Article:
Professor Deneen, I am very glad whenever I see your name appear in mainstream, liberal outlets.

Two thoughts occurred to me, listening to this debate:

1. Your argument is very convincing at the philosophical level — that Liberalism as an “ism” exerts pressures that contort and fragment society, communities, and families, and thus deform the human soul. But your argument struggles to find footing when it’s framed as a platform of policies for U.S.A. 2022. I hope you are able to craft more compelling responses when the conversation bends that way — even if it means rejecting the premise, and sticking to “getting the philosophy right first,” as you once told Ezra Klein.

2. You write about technology in Why Liberalism Failed, but it doesn’t often come up in these conversations. It would be great to hear you untangle that issue; i.e. would a more virtuous, premodern-style society with iPhones and the pill struggle with atomization and decadence? Why should we be convinced that Liberalism is the cause of our woes, and not the “Daedalus problem” of releasing immoral and amoral technologies into society?

As ever, thank you.

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Really enjoyable discussion. I'm always more impressed with Bret Stephens than I expect to be, so he makes for a good foil in these conversations. But his basic response to the question of whether liberalism has failed is sort of a dodge - yes, he says, but liberalism also has the tools for its own revival (somewhere...). If you were to propose any concrete political steps to solve the problems that I think both of you agreed on (say, policy initiatives for building community or religious organizations, more tax incentives for young families, etc.), they would run quickly into a principles-based brick wall erected by conservative liberals - "big government" interference, separation of church and state, etc. (to say nothing of the actual political problems with getting any legislation like that passed). I don't know if Stephens is on record approving of any measures like that, but actual Republican politicians have an ideological arsenal on hand for opposing those sorts of moves, so at the very least Stephens should concede that the exit from this type of thinking is attractive.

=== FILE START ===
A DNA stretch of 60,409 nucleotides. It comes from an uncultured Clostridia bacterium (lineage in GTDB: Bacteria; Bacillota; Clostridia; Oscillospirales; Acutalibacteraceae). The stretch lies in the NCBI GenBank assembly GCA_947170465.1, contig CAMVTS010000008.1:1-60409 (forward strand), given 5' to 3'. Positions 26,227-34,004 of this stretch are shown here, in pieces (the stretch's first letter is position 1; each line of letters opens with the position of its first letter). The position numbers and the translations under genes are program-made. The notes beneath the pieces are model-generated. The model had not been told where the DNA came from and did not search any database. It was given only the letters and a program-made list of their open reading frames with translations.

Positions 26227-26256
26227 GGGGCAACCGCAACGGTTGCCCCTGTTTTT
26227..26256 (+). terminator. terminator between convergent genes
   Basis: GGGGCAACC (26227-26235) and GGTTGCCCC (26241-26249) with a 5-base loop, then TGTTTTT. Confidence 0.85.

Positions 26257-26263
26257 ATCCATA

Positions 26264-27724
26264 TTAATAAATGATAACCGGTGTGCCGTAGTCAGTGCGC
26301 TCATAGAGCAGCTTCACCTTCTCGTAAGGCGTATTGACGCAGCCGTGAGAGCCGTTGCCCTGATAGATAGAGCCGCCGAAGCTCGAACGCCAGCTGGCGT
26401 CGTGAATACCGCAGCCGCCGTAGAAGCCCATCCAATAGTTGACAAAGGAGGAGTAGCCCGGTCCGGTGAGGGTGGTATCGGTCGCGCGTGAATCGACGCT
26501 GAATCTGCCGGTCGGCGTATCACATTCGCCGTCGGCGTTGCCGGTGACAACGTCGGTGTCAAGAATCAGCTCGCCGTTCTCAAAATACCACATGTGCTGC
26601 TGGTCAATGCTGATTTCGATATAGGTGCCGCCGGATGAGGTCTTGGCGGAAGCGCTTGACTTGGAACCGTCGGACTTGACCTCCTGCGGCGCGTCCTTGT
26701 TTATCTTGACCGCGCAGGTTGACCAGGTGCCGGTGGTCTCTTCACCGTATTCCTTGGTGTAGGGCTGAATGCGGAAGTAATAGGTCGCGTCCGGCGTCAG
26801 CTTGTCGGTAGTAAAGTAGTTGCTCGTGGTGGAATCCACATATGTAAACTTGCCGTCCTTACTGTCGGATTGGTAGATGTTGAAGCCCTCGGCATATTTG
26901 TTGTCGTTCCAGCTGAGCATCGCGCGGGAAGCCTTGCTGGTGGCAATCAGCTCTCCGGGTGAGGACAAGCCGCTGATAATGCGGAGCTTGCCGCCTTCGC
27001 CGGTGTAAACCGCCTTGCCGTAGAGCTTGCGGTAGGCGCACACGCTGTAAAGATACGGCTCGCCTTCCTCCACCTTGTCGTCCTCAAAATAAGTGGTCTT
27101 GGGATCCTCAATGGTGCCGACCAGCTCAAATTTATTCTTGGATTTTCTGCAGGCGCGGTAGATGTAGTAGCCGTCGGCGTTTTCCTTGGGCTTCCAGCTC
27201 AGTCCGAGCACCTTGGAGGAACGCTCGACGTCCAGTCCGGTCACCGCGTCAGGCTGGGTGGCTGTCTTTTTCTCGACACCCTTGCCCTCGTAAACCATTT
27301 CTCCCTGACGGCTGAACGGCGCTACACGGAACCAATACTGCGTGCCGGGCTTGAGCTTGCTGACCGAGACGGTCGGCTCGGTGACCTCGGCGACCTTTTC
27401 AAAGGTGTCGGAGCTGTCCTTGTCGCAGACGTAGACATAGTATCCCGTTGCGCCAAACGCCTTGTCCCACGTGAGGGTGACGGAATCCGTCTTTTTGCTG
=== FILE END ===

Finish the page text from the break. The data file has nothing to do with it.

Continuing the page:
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There are many things to comment on after listening to this discussion, Professor, such as Mr. Stephens’ strange understanding of power, but let me just say this:

Why doesn’t Stephens accept responsibility for his liberals’ feckless surrender of the universities to the Left and Woke? It wasn’t cultural and political conservatives who were running the Ivy League, etc. while the Left infiltrated, subverted and took them over.

WF Buckley wasn’t recoiling from right wing faculty when he wrote “God and Man at Yale.”

It was vitally centered liberals like Clark Kerr at Berkeley and Grayson Kirk at Columbia who first rolled over to the New Left.

It was good liberals like the Christakises who were driven off Yale’s campus and liberal Prof. Sweet who abjectly apologized to the 1619 partisans.

And now Stephens claims that the same liberalism that proved so incompetent to defend its own stronghold should plot our course back to social equanimity.

No accountability.

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To his credit, Stephens seems to be struggling with his inner despot.

“I could have thought a little harder about the fact that, in my dripping condescension toward his supporters, I was also confirming their suspicions about people like me — people who talked a good game about the virtues of empathy but practice it only selectively; people unscathed by the country’s problems yet unembarrassed to propound solutions.”

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Look what these liberals have wrought; America is a dump and Americans are altogether bereft. The Abbey of Misrule (Paul Kingsnorth), is and will soon come to an end. 

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